Elena Thomas Faulkner, JSI, shares how this year’s USCA challenges us to move forward in the fight against HIV “with new hope and energy” and why we must remember that we can’t eliminate HIV without continuing to address the stigma and challenges that have nothing to do with the exciting emerging science of HIV treatment. The focus on the most vulnerable, and the competencies, compassion, and advocacy that have brought us this far in the fight are just as important as we move toward a future in which HIV is defeated.
Andrew Alyao Ocero is the Director of Clinical Services on JSI’s Northern Uganda Malaria AIDS and Tuberculosis (NUMAT) Program. In this blog, Dr. Ocero calls Rome a theatrical backdrop to the IAS 2011 conference’s grand three day performance, where findings of landmark clinical trials were put on show, studies were debated, and challenges and innovations were hashed out. He and fellow participating NUMAT staff noted the clear message that implementation science needs to become part and parcel of strategies aimed at strengthening health service delivery, took away a greater appreciation of the ways stronger referral mechanisms and more comprehensive MCH and FP services can attract more HIV clients to use services, and were given pause by two papers presented at the conference which put a caveat on assumptions about service integration as a panacea for improved HIV care.
Arguing, bantering, and…throwing paper balls at each other?! Read more from Juli Powers about one HIV care strategy session at the 2011 National HIV Prevention Conference, and why things are different this year.
Stewart Landers writes from the 2011 National HIV Prevention Conference, “It feels a bit ironic to be blogging for the first time from the National HIV Prevention Conference on the same day that the Boston Globe publicized the drastic budget cuts that the Massachusetts HIV/AIDS Office has made to its very successful HIV prevention programs. At the same time, the notion of “a new beginning” for HIV prevention, despite the new austerity, has been very much at the heart of the opening day of this meeting.”
Mobile health is a hot topic. Youth want to access health information quickly and easily, especially when it comes to HIV. This could be anything from learning what HIV is, to answering a question about how it’s transmitted, to finding an HIV testing site nearby. And youth can (and do!) do this with cell phones. Mindy Nichamin at JSI writes about AIDS.gov’s participation in two recent conferences: Sex::Tech and Mobile Health 2011.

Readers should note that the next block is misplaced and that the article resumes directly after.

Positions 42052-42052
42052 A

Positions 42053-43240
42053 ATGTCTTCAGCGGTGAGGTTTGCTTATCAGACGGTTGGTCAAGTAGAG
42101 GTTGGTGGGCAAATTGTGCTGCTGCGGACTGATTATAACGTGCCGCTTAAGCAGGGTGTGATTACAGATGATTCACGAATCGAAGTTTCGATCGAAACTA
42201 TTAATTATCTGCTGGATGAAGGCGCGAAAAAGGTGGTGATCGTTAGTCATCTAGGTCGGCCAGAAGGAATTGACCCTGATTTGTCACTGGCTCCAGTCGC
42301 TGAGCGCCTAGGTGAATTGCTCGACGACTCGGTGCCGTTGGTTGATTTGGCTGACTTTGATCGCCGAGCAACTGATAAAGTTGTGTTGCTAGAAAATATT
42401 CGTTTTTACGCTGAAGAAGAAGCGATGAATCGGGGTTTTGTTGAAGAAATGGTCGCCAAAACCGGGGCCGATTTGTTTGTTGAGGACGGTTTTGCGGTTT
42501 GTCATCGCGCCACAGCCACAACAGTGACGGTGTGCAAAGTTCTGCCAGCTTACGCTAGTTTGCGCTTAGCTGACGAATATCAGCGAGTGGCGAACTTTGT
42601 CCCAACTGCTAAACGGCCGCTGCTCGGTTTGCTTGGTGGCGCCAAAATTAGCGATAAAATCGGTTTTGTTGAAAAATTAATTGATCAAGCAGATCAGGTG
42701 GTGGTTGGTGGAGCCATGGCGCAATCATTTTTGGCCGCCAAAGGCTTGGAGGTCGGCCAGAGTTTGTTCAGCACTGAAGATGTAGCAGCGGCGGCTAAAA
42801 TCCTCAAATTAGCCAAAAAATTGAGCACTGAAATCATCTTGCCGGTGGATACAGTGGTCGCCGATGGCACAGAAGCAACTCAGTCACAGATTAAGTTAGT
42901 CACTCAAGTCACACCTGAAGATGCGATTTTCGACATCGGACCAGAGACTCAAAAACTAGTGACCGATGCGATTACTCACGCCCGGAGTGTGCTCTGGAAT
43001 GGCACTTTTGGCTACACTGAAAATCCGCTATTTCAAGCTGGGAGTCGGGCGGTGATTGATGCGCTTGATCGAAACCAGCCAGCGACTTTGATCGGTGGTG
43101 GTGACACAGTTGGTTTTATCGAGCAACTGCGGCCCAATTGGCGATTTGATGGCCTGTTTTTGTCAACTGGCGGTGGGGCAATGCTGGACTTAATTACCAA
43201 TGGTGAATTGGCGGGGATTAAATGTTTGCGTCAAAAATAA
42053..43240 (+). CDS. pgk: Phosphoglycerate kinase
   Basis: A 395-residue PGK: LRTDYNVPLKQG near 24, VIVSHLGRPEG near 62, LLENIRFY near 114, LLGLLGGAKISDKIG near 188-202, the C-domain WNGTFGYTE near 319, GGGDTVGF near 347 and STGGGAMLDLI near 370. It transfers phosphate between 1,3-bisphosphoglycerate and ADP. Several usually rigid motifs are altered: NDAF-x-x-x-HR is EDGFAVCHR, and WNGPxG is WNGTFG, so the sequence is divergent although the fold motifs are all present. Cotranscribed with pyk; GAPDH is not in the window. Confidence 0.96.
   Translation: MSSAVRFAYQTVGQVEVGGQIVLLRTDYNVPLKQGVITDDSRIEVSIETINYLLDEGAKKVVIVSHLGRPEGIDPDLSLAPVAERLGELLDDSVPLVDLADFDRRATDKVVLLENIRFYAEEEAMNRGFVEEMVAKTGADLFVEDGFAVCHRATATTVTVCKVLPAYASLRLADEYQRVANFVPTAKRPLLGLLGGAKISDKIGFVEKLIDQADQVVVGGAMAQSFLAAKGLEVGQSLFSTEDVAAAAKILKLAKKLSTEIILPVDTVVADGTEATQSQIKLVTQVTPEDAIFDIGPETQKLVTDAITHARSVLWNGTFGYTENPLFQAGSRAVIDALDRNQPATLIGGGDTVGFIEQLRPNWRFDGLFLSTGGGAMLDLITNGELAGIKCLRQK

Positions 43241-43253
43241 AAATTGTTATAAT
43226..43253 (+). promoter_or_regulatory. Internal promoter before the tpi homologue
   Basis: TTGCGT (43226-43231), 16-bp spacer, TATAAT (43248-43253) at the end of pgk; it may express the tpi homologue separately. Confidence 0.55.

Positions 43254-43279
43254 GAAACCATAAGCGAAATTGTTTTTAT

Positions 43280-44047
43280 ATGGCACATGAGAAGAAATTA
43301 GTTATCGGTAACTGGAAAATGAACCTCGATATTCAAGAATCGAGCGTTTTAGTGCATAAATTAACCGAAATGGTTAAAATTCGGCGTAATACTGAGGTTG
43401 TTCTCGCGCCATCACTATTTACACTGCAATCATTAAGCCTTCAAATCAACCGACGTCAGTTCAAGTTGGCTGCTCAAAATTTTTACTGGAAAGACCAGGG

It is 11:00 a.m. at the antiretroviral therapy (ART) unit of Gandhi Hospital in Addis Ababa, Ethiopia. Women have been arriving slowly over the last two hours for their monthly coffee ceremony discussion. The reception area is transformed—condoms and pamphlets swept off the table to make way for a colorful tablecloth and a bowl of flowers. Popcorn is popping, coffee brewing, and the aromas of coffee, popcorn, and incense mingle in the air. Smiles appear on the women’s faces as they enter the room and rekindle their monthly friendships.
It is deceptively simple: a glossy white cover with gold letters, the seal of the President, and some words on paper. This is the first time in nearly three decades that the United States, one of the leaders in HIV, has a national strategy to address the epidemic. On this day, take a moment to celebrate this profound achievement. Read the strategy. We are all reflected in it. We all have a place.
More than a symbolic action, really listening to children about their needs helps shape decision-making in support of orphans and vulnerable children in Zimbabwe. Susan Kajura, director of the Children First program there shares some small scale actions yielding big positive results.
This is a special blog on HIV and water written for Blog Action Day 2010. People living with HIV (PLWH) have compromised immunity, which means that they are highly susceptible to waterborne infections. Unsafe water, inadequate sanitation, and poor hygiene can spread diseases that cause such life-threatening symptoms as diarrhea, which can be especially lethal to PLWH. The good news is that, even in the most remote locations, individuals and health care facilities can take simple measures to prevent infections.
In my community, youth are still unable to access youth-friendly HIV services. I believe communities like mine can empower HIV-positive youth who choose to be open about their HIV status by providing self-esteem training; supporting them to establish youth-centered positive prevention clubs; educating them on condom use, then making protection supplies available; and finally by linking them to existing youth centers and youth organizations to access reproductive health and HIV services.